Recently I became very excited about functional programming and this post summarizes the first step of this journey.
During my master’s studies in Linz I had two courses dealing with functional programming: Once I learned Hashkell, but it was only a part of a general programming languages course and I also toke an “Object-functional Programming” course and learned a little bit of Scala.
Now I decided to learn OCaml, because it has a cool name is an ML language and from there I still can go to multiple directions like F# or even Scala again (but I think the other way around would be a little bit harder, since F# and Scala have more support for traditional imperative programming, and with OCaml I’m forced to write more functional style code).
Bte here are two career changing presentations:
Ok, so let’s start with the first program.
1. Sum with a higher order function
What it does:
It adds the two number, but only takes the one(s) where the test function returns true.
This is btw. an example for a higher order function: these are function which have a function in their parameter list and/or as their return types.
It takes three parameters:
- A function which takes a parameter and returns a Boolean.
let sum test first second = (if test first then first else 0)
+ (if test second then second else 0) ;;
The ;; at the end is basically the termination of this declaration (like ; in C/C++/C#, Java, etc.).
If you type this method into the top-level it also shows its type:
And here is the this function in anction:
2. Recursive functions + pattern matching: Summing the items in an integer-list
In this example there are two typical functional programming constructs:
1) A recursive function is a function which calls itself, which also exists in non-functional languages, but here this concept seems to be used everywhere. There is a base case (which causes the recursion to terminate) and a case which makes sure that the execution moves forward.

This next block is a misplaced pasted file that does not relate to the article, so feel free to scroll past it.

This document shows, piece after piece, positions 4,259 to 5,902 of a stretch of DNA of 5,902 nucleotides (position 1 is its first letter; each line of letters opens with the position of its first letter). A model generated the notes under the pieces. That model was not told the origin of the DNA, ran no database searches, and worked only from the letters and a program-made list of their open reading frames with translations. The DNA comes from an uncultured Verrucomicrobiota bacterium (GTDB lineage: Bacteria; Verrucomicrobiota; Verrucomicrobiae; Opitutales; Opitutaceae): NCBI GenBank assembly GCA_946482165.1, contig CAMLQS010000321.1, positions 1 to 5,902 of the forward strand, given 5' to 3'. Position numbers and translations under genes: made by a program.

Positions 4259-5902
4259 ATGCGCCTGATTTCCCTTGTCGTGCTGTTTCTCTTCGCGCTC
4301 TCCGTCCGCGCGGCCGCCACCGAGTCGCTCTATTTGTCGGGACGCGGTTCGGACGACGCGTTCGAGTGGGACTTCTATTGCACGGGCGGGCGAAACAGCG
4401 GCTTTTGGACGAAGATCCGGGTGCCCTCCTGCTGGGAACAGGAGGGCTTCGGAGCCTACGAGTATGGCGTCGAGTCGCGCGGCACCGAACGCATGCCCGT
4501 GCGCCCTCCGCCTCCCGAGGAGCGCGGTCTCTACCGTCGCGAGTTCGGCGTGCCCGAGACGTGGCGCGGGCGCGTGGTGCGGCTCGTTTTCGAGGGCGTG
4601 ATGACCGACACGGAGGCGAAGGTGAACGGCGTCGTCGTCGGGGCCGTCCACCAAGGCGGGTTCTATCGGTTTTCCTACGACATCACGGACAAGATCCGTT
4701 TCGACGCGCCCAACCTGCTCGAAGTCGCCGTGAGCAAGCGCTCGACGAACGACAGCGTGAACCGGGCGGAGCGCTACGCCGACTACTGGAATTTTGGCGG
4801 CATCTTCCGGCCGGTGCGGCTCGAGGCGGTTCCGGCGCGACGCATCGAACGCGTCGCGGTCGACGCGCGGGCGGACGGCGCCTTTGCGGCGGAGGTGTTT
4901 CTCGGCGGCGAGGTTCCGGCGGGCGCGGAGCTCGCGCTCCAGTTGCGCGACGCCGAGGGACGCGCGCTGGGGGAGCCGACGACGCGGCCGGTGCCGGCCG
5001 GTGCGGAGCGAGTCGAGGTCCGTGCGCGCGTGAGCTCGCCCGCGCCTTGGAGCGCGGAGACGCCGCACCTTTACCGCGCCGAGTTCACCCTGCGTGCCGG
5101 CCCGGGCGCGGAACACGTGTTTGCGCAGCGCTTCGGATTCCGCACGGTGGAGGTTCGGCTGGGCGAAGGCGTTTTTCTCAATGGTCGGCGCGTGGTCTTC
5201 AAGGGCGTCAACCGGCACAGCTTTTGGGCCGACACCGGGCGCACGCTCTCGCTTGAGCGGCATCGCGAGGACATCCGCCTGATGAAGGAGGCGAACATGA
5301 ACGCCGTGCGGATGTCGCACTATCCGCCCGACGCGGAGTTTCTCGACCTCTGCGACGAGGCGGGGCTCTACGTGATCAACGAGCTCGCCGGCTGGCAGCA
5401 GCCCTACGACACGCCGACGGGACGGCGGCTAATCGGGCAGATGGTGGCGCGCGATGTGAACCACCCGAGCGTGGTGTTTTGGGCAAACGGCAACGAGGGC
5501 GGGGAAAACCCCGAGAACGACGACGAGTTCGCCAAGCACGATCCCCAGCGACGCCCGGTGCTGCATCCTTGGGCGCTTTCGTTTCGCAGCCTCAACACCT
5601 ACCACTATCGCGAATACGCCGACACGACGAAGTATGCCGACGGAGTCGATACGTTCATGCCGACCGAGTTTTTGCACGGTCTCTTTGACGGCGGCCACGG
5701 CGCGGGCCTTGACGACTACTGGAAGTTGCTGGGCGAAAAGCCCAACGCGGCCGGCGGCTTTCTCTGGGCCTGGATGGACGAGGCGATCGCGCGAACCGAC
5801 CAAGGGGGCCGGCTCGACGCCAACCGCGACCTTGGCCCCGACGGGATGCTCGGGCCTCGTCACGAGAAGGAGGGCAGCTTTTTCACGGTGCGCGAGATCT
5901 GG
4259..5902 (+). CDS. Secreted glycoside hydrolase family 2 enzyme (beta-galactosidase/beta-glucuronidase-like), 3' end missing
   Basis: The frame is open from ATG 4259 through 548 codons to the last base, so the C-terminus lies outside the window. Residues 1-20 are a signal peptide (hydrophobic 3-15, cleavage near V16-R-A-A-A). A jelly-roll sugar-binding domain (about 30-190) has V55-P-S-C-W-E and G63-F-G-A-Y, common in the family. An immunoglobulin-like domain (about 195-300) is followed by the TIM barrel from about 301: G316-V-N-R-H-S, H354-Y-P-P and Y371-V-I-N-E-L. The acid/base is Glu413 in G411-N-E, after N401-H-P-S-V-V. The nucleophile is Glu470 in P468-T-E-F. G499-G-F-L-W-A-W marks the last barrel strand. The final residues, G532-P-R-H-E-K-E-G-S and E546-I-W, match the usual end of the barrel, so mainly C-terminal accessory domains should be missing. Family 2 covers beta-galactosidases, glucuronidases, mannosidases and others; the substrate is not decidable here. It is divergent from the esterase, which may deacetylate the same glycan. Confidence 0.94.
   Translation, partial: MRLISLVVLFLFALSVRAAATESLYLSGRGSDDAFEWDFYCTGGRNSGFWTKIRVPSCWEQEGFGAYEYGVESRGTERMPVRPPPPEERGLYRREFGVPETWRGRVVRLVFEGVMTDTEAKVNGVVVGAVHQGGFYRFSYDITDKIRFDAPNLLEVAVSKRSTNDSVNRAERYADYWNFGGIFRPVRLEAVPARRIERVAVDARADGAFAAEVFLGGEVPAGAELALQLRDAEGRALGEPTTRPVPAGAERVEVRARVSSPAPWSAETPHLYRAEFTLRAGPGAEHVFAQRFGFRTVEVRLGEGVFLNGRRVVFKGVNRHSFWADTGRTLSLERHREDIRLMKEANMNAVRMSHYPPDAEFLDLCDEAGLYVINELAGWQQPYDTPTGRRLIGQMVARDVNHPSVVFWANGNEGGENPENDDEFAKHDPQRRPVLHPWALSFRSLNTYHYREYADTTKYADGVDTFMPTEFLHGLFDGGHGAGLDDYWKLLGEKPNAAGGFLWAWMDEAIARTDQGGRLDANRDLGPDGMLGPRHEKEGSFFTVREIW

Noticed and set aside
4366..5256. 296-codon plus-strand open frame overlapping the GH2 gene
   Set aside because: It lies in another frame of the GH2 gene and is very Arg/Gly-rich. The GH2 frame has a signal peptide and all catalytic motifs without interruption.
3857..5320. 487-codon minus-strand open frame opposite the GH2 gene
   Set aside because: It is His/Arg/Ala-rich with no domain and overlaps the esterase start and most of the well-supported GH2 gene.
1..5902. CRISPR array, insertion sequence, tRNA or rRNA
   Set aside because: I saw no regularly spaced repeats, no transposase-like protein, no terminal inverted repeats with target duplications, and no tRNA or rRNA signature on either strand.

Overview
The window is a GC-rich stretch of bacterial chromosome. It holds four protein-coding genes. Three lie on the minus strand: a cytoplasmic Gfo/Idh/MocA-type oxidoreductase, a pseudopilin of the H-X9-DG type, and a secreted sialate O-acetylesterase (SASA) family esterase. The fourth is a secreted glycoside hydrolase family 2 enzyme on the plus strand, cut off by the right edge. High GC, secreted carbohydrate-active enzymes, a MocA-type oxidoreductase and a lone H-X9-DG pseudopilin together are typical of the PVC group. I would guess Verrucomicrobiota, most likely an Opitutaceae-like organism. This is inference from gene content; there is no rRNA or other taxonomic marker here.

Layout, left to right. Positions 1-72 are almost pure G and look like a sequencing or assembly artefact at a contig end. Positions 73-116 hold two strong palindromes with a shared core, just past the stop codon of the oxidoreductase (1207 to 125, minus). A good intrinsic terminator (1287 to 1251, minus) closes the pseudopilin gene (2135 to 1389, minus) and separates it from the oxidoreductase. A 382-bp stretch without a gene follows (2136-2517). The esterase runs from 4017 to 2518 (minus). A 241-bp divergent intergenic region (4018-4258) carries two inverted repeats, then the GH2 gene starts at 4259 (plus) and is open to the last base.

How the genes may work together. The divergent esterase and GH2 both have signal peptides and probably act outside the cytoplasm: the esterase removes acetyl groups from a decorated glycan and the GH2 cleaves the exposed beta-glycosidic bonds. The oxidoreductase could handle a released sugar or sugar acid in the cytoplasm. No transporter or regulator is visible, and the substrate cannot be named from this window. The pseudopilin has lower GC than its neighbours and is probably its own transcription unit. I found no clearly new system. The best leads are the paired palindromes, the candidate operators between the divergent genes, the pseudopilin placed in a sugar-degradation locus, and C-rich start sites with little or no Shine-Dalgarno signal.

Here the function takes 1 parameter, which is an integer-list and returns a number which is the sum of the elements in the list.
let rec sum list = match list with
|  -> 0
| hd :: tail -> hd + ( sum tail ) ;;
2) Pattern matching is a similar concept to the switch-case statement with some powerful additions. For example in OCaml it should be exhaustive, if there is one case which you do not handle it gives you a warning (it’s better to convert this warning to a compiler error).
The rec keyword in the function declaration tells the compiler that the function is recursive (withut that you get a compilation error). The other new thing is this "match .. with" and the | signs. This is pattern matching and in this case it means that for an empty list it returns 0 (this is the base case) and for a non-empty list it gets the first element (hd) and sums the returned value from the sum function where it passes the rest of the list as the parameter (this steps ensures that the execution moves forward)
To see in in action:
3. Merge sort
let rec mergeSortedLists l1 l2 = match l1, l2 with
| ,  -> 
| , l | l,  -> l
| lhd::ltail, rhd::rtail
-> if lhd > rhd then
rhd :: mergeSortedLists (lhd::ltail) (rtail)
lhd :: mergeSortedLists ltail (rhd::rtail);;